I hereby retract all of my former enthusiasm for cloud hosted virtual Linux servers.

</rant>

One for the Petrol Heads

(Originally Posted 28th Feb 2007 to cpix.co.nz)

Covering bike speedway for the paper a couple of weeks ago, and got this cool shot.

0702117201”Close racing action in the first turn at Moore Park on Sunday as Martin Emmerson of England, Andrew Alridge of Halswell and Craig Ramsey from Hastings all jostle for position in the fourth A grade heat of the Robin Mackinnon Memorial speedway meeting at Moore park on Sunday. Andrew Aldridge was the eventual winner of the Robin Mackinnon Memorial Plate.”

These are 500CC single bangers, on tuned pipes. Tuned for power that is, not tuned for making the neighbours happy while they prune their lilies before green tea at 10 with the Smythe-Joneses.

Off the line they reach about 100km/hr before the first turn, which is only 50m on loose dirt. Not fast, but enough to make it difficult to pan the camera without looking like a silly spinning top.

Just watching the bikes get off the line is an event. Waiting as the bikes line up I’m checking settings on the camera, looking for numbers on the front of the bikes, need local riders for the paper. Checking where the safety marshals and other photographer are standing so I don’t take a portrait of their high-viz jackets instead of a bike, and wondering if I let the cat out before I left home. It all leads to rising adrenaline, and that funny tingling feeling you get when you lick a nine volt battery.

The five bikes are all lined up behind the starting gate, and tension is building, the riders scuff their boots through the loose top layer of clay. I assume to get a kick off on the ground to help with the launch, or because they play cricket as well, I’m not sure.

0702117298The arena announcers are talking about how Jim wearing number 12 has come back well this year from an ingrown toenail, and the cousin of number 17 once had a horse that was lame. It really doesn’t matter what they say, it merges in with the barp-barp blap-blap-blap of the miss-timed 5 cylinder idling orchestra like an other-worldly chatter from long lost friends you’ve never met.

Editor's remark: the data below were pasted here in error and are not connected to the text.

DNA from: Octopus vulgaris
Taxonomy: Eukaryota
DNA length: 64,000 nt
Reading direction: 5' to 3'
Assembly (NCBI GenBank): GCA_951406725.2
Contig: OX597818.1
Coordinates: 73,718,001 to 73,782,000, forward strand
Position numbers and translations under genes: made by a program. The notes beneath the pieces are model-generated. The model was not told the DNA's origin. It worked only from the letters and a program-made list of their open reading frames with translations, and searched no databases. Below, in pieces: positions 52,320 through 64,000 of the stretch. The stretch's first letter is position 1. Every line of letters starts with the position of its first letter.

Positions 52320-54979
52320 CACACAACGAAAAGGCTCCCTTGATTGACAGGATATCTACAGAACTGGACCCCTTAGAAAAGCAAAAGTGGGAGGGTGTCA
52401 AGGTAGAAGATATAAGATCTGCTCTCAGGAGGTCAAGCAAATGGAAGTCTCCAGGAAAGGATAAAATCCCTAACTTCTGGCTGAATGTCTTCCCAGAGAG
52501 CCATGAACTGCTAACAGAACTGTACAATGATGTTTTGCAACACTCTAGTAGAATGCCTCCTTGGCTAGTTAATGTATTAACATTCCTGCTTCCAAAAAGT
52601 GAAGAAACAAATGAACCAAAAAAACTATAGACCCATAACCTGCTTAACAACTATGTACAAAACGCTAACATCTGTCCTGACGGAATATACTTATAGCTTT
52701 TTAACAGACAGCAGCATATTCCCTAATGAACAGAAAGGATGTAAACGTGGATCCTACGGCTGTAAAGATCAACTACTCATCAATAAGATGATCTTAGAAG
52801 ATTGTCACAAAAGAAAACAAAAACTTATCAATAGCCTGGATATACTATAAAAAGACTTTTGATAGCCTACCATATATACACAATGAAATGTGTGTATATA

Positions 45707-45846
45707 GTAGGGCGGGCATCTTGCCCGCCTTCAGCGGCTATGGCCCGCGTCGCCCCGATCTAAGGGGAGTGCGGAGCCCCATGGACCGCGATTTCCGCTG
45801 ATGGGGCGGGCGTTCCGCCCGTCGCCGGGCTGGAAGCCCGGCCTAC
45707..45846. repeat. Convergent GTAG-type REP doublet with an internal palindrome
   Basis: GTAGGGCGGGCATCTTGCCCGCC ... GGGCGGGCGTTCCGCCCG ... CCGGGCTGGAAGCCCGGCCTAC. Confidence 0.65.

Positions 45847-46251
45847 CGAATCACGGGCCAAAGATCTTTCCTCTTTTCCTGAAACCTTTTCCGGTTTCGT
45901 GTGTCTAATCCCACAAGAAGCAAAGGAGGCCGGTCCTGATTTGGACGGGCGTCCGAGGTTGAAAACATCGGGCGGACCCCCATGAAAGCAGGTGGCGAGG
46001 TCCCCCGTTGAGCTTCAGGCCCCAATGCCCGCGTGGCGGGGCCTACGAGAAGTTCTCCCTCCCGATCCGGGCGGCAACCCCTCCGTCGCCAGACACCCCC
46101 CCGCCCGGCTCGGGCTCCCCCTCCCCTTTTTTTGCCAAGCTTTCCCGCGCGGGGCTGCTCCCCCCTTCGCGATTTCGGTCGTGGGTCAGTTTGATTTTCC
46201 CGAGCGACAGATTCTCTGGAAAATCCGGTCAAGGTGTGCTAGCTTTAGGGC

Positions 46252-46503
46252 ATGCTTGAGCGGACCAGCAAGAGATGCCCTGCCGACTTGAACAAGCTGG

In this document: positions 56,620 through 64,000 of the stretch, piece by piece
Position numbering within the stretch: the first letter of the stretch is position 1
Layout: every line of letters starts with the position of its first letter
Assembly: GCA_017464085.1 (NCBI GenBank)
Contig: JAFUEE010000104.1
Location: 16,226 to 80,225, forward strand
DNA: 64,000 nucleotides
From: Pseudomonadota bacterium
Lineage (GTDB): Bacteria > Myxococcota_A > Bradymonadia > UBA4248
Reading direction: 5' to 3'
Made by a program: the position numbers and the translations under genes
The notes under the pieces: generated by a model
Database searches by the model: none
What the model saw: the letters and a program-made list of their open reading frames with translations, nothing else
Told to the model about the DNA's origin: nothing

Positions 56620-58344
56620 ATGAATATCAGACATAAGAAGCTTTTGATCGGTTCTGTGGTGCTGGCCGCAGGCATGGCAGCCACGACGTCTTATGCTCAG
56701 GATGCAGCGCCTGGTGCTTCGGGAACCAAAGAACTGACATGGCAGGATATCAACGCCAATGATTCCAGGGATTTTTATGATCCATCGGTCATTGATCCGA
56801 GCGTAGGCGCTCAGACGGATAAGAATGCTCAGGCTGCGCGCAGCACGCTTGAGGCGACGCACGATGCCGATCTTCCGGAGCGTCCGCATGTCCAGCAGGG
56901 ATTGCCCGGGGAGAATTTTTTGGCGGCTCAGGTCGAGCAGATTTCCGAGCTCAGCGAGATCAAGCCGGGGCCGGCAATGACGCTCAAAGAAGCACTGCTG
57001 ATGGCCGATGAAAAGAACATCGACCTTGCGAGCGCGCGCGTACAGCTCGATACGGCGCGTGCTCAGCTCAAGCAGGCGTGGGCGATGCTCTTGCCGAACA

The starter drops his hand, or a handkerchief, the speedway equivalent of the yellow lights on a drag tree. The five pot band leaps from oddly timed acid jazz tempo to roaring death metal faster than I can shell fresh peas, which is pretty quick I’ll have you know.

The tingle down my spine is now more of a sizzling as adrenaline and the five cups of coffee I had for breakfast leap to attention and fire off a 21 gun salute in my synapses.

1000th of a second, F/4.0 Don’t change the settings. Centre focus point on my man, Number 1, Andrew Alridge. Half press the shutter button, focus tracking.

The wild animals are left clawing at the fence for no more than a second, the fence lifts, and they burst free. Roaring and snorting towards the waiting corner, like 2 tonnes of prime beef in a Spanish village.

Don’t take any photos till the day-glow of the first safety marshal blurs past the lens. He’s standing closer to the action than me, but at least he has a red flag, the bikes will stop for him. All I could do would be to throw six grand worth of camera gear and hope it takes one of them out.

A blur of orange and plumbers butt-crack dances through the now wildly shaking viewfinder. Press the shutter button full down, get some photos. The camera fires off the images, clack clack clack.

Concentrate. Zoom back, keep some space to the left side of the frame, number one, white vest, blue leathers, centre focus point. Clack Clack Clack.

As the bikes slide past I can feel them more than see them. The view I have though the viewfinder is odd, constrained and disturbingly close to the action. The thumping, vibrating sensation in the core of my body is more real, believable. The sound of the five bikes on the first corner while they are bunched up is thunderous, and resonates off the wooden walls around the track. Clack Clack Clack.

The caffeine and hormones are messing with my nerves and and possibly my judgement, I’m sure it’s moments like these people agree to join pyramid schemes to pawn off odd products on unsuspecting friends. I think I got a good one on that pass, I’m sure they were close together this time. Finger off the shutter button.

The left side of my face is blasted by fine clay dust from the passing cacophony. I stopped ducking three races ago, they remove all the stones from the track, don’t they?

0702117222At least one of the bikes is running castor oil, a shot of sickly sweet exhaust fumes, mixing with dust and sweat.

By the time the riders come back my way, seventeen seconds later, they are spread all over the place, I half-heatedly rattle off some more shots in their direction. Three more laps to go.

5 minutes till the next race. Get my next fix.

Good thing I’m not a petrol head, I could get hooked!

Authorship, Small words and little tags that do good

How’s that for a confused, or at least confusing article title?